How about a little reality for the reality-based community? It’s not all Great! Enrollment, Now You Have The Right To Try To Get Actual Health Care From Your Insurance “Contract” sweetness and light — here’s a link for anyone interested in something beyond the sales pitch, and it’s even balanced, starting with “successes” listings and going on to cover Fails:

    “The White House has helped gather many success stories born of the Affordable Care Act.

    Read ACA success stories here.

    Many people have undoubtedly been helped: for example, the previously uninsurable with pre-existing conditions.

    However, other Americans have been disappointed by Obamacare and believe it has worked against them.

    Tell your “fail” stories by clicking “comments” in the horizontal gray bar above on this page or scroll to the very bottom of this page. Please be specific, be nice and stick to the facts. To read the stories, click “comments” or read below.

    Read all of my reports here.

  8. MyLessThanPrimeBeef

    Cruz’s father’s story of fighting for Castro.

    It’s not the same here (first father, then son), but it reminds me of how man smart young Red Pioneers under USSR, passionate about socialism, distinguished him/herself for the Kremlin, then only to become brilliant capitalists in today’s world.

    (Or Red guard one day, billionaire tomorrow).

    The only common thread here is that they are smart and can thrive in any system, as long as they can convince themselves to believe the supremacy of the system.

    “Today an ardent leftist, tomorrow, a successful right winger.”

    Versatile and smart.

    1. Massinissa

      Angela Merkel used to be in the Communist Youth. Now she is, what, the most ardent capitalist leader in all of Europe?

  9. fresno dan

    “An increasingly twisted sense of humour could be one of the early signs of dementia, a new study has found, including laughing at inappropriate moments.”

    Oh O!!!
    Well, my only chance is that I have had, for as long as I can remember, a permanently high plateau of sick, depraved, and sarcastic humor (and humor is spelled the right way – the American WAY ….we should bomb those warm beer swilling surrender toads…)

  10. fresno dan

    Jeremy Mardis: Driver’s hands ‘were up’ when boy killed BBC

    “Col Michael Edmonson of Louisiana state police said on Monday he was still “figuring out” why the father and son’s car was being pursued by police.
    Hopefully they did not see the boy was in the back seat before they fired, he told CNN.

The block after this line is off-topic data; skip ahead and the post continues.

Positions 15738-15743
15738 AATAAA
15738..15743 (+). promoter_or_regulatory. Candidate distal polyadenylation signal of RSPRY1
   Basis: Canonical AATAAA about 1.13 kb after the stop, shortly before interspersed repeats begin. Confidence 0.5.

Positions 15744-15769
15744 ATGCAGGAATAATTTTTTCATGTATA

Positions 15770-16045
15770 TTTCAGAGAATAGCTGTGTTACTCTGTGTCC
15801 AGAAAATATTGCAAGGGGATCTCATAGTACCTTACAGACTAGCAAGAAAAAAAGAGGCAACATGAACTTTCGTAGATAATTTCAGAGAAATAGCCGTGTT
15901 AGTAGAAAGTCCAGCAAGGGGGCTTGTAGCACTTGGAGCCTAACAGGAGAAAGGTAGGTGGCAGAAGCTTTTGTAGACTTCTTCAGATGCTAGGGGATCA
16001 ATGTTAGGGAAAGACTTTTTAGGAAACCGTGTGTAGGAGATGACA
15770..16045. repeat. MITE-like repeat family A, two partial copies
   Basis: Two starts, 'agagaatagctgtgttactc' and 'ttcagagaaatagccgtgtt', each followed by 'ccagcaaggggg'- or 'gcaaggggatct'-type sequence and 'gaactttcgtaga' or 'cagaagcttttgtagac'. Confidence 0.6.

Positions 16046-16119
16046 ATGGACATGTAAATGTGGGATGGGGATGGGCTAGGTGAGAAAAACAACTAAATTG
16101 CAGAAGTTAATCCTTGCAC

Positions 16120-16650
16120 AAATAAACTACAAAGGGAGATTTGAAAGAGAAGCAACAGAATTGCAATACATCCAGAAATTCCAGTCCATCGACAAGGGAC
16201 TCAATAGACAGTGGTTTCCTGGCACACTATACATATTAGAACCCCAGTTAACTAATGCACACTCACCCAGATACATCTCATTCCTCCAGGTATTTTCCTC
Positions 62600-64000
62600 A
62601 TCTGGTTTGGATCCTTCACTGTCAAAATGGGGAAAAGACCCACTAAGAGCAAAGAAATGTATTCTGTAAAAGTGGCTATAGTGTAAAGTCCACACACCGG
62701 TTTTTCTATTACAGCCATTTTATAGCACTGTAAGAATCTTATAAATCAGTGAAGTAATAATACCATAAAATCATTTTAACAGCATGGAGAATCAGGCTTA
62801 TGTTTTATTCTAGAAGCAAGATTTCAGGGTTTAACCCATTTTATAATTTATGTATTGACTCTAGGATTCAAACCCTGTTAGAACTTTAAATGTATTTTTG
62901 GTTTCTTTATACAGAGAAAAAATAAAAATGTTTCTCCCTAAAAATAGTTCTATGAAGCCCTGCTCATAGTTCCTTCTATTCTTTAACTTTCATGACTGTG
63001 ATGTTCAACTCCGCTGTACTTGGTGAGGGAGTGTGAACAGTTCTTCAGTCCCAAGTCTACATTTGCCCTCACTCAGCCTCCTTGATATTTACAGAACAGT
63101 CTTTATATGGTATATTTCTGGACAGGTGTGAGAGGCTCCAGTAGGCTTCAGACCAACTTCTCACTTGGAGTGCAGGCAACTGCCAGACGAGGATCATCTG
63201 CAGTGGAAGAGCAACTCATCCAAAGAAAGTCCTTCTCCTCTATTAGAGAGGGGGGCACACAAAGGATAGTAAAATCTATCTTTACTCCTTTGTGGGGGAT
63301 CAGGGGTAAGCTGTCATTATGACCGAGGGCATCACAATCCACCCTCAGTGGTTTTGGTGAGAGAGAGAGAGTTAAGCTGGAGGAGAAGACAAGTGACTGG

You have to wonder how many people have been shot by police with their hands up before the age of cameras. And in light of the fact that maybe the victim should not even have been stopped…well, maybe 1st degree murder is the more appropriate charge…

  11. ProNewerDeal

    fw: PBS Newshour clip “Mexico’s sugar clinics help patients gain control over diabetes” . the reporter claims 72% of MEXian adults are overweight or obese. IIRC this is almost as bad as the ~76% USian adults’ ratio. Perhaps the MEX health problems mentioned here, are another underacknowledged, negative result of NAFTA?

  12. MyLessThanPrimeBeef

    Northern China’s dilemma.

    Maybe they will go south.

    And that won’t be the first time in her history. There were at least 3 mass migrations in the last 2,000 years, if you don’t count those driven into, say, (what is called today) Thailand – the Thais were as far north as Shandong, or the Yueh (or Viet) people into Viet-nam who call themselves the Kihn people today.

    Most southern Chinese today are descendants of northern Chinese 1,000 years or more ago. The Min Nan tongue is very close to the spoken Chinese at the end of the Han/Wei dynasties. The ancient poems actually rhyme when read in that dialect, whereas many don’t when pronounced in Mandarin Chinese or Putonghua.

    Most northern Chinese today are of the Xiabei, Xiognu, Jurchen, Mongol, Turkish stocks. When they move south one day, maybe the Russians and Mongolians will have room to move a little south too.

    That’s been the way historically.

    And those in Southern China can go to South Asia, the Americas or Europe.

    Some, but not many, will go to Africa. It’s a mystery, similar to the mystery of why so few gurus, zen masters went to Africa, compared with the number that have come to save those (celebrity disciples will not be rejected) in America and Europe.

    It’s also similar to the mystery of how political refugees would seek to go to xenophobic, but prosperous Germany, but not to socialist but not so prosperous Cuba, for example.

    1. Massinissa

      About Cuba, isnt it already sort of crowded? Im not sure theres that much room

      Anyway, lots of the refugees want to go to Sweden because of Swedens social welfare.

      Not that Sweden has that much room anyway, or at least room that isnt freezing cold.

  13. MyLessThanPrimeBeef

    OECD cuts world growth forecast.

    This is a special good time to ‘come together, share what we have so we can survive the coming storm.’

    Smaller GDP, but better distribution.

  14. Peter Pan

    How does your state rank for integrity? Center for Public Integrity